This barbershop was in a row of businesses which include the convenience store (like a 7-11), the drugstore where I got my comic books, and the barbershop on the end. Cars pulled up to the front shared sidewalk and behind the building was a dirt alley and residential property facing a street on the other side, so it was their backyard property line.
So here I was, sitting in the shop waiting for my turn, which without my dad along, was always after every adult man who came in. It didn’t matter if I was first, I ended up last. If I went outside I lost my turn.
It was a typical hot and muggy south Florida day and the shop had no air conditioning, just a poor excuse for a fan running, so the back door of the shop was open. I was restless and had read both of the magazines already. Jack didn’t waste money on such things, preferring to talk relentlessly about whatever he had on his mind. Children however, were not allowed to have opinions, or even speak unless spoken to in his shop. So unable to leave, read, or speak, I walked around.
Looking out the back door I spotted the first cool thing that I ever associated with that barbershop. A cage with a spider monkey peering back at me sat just across the dirt alley. Since the plywood top said “ack’s B”, I figured that it was his old sign, and with his two metal trash cans sitting next to it with “JB” painted on them, it was a pretty sure bet that it was his.
Briefly, very briefly, I thought “how cool of Jack to have a spider monkey.”
But the more I looked and watched the monkey, the worse his conditions appeared to be. He was full grown and was in a wire cage that was about 4 feet wide and 4 feet high and maybe 3 feet deep. When he stood up he had his hands and feet at all four corners at the same time. The ground around him was picked clean of everything that he could reach through the wire and he had a bucket in the bottom corner of his cage for water that I couldn’t see any water in. There was a wooden box next to the cage with a hasp and padlock on it, and the cage door also had a padlock on it.
I was yelled at by Jack that it was my turn, and I had to get in the chair or miss my turn, just that quick. I thought that was funny, as there were grown men in the seats waiting. Why didn’t I get bumped?
I debated whether or not to ask Jack about the monkey as he was always so grouchy when I asked him anything. My curiosity won out and I asked him if that was his Geoffroy’s spider monkey in the cage out behind the shop. You could have heard a pin drop in that barber shop. I was not sure if it was because I spoke, or what I said. Jack said, “That’s none of your business boy” and started running his clippers up my neck. The discussion was obviously closed on the matter.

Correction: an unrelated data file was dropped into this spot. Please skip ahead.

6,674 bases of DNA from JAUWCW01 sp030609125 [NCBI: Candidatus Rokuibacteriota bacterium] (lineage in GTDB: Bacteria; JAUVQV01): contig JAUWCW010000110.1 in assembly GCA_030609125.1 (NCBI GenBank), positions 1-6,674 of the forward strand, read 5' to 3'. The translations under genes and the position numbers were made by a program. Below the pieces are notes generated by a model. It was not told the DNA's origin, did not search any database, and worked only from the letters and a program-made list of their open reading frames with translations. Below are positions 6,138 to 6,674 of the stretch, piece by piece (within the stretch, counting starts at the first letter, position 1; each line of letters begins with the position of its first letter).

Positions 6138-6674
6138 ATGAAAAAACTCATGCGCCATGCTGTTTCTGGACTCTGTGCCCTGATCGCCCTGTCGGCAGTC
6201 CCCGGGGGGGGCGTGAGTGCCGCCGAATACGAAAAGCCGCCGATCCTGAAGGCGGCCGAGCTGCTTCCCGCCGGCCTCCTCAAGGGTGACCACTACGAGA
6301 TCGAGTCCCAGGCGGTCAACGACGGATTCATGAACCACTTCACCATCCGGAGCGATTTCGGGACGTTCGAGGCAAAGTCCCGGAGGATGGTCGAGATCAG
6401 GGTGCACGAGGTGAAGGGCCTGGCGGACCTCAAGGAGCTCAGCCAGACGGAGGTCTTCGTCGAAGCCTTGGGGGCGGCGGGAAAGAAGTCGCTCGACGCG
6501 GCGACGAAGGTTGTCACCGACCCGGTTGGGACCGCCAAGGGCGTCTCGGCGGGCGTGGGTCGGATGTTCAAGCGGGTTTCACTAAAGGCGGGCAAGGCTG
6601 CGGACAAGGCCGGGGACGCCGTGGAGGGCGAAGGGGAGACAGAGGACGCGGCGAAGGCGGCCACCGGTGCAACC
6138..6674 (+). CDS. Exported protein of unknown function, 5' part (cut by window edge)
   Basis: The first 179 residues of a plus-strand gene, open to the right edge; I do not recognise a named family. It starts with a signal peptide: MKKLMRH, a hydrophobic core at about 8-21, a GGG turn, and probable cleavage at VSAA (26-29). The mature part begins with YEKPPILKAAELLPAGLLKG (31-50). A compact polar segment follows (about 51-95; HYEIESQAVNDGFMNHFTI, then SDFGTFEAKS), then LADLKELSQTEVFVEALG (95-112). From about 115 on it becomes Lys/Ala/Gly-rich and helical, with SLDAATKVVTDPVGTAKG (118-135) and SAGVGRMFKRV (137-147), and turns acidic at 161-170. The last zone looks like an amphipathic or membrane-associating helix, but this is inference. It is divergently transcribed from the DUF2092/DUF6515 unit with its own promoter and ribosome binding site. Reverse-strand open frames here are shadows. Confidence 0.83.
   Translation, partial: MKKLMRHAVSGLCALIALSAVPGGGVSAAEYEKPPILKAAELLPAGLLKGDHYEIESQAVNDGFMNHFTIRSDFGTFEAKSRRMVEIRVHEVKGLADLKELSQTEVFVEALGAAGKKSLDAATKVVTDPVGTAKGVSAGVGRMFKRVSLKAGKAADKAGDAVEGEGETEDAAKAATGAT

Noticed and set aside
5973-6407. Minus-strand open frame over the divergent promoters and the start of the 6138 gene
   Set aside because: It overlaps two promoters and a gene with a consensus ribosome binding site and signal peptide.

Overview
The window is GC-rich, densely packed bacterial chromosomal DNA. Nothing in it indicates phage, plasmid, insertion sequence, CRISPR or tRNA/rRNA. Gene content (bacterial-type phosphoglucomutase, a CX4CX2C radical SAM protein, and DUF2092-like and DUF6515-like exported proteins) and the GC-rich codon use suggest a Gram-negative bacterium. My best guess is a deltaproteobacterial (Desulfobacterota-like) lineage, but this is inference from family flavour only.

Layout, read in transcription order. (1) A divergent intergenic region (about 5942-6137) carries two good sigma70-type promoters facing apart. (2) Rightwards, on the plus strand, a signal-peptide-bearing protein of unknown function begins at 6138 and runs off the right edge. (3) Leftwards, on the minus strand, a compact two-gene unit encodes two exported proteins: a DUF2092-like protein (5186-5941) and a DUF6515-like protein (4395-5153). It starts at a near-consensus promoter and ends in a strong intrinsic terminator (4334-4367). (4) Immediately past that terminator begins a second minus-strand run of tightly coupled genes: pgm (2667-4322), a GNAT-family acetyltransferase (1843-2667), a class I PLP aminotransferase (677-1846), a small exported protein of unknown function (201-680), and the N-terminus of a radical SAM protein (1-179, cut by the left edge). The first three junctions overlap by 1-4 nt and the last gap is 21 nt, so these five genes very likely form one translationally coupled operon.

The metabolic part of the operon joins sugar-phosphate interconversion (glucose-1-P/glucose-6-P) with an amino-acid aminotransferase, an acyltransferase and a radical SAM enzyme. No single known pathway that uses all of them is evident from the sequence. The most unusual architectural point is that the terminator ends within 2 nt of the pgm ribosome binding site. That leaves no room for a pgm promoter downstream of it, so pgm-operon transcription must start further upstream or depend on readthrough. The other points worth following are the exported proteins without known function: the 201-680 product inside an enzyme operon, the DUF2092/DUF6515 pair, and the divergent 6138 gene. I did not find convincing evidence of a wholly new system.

The men were discussing Kennedy, Castro and Cuba and the opinions were heated and loud and I didn’t dare try to speak again.
After I begrudgingly gave up my dollar bill I tried to leave through the back door and was stopped as soon as I started moving in that direction. Jack said, “customers must use the front door”, so I did an about-face and walked out the front door. Instead of turning right towards home, I turned left and went around the end of the building to the back alley.
The monkey started to hoot and bark when he saw me coming and moved his face muscles all up and down showing his nervousness. I had read a lot of information about monkeys and was again sure in my categorization of this cute fellow as a Geoffroy’s Spider monkey. They had been in the news about a relocation effort in Panama and I saw photos of them.
The cage smelled bad due to the pile of poop and rotted fruit under the floor and it was obvious to me that the creature had been there a while. I found a hose behind the cage and filled the water bucket until it overflowed, which made the monkey squeal. (I was just beginning to hear a long list of noises this boy could make.) I attempted to blast the debris under the cage away but it was very difficult with the small diameter garden hose with no metal end or nozzle on it. I got some of it out of there, but it agitated the monkey until he screamed every time that I squirted the hose towards the cage. He was bouncing off the sides like he was losing his mind, so I stopped and shut the water off.
Spider monkeys have very long arms and legs and an even longer tail. They are arboreal and cover a large amount of territory as they feed during the day. This poor monkey could barely even stretch his body to full range. I was upset and sickened by the poor conditions this creature was in. I don’t think that I was so much in “environmentalist” mode as I was distressed by his living conditions. I didn’t feel that it was wrong for anyone to have a pet monkey, I just hated to see it badly treated.
I marched myself back around the building and inside the barbershop to confront Jack. I should have expected the reception I got. “Mind your own business boy!” Jack snarled at me, and the men in the shop all nodded in agreement with him. I was a troublemaker he explained to the men who again nodded their heads. So I left. I was not going to get anywhere with him.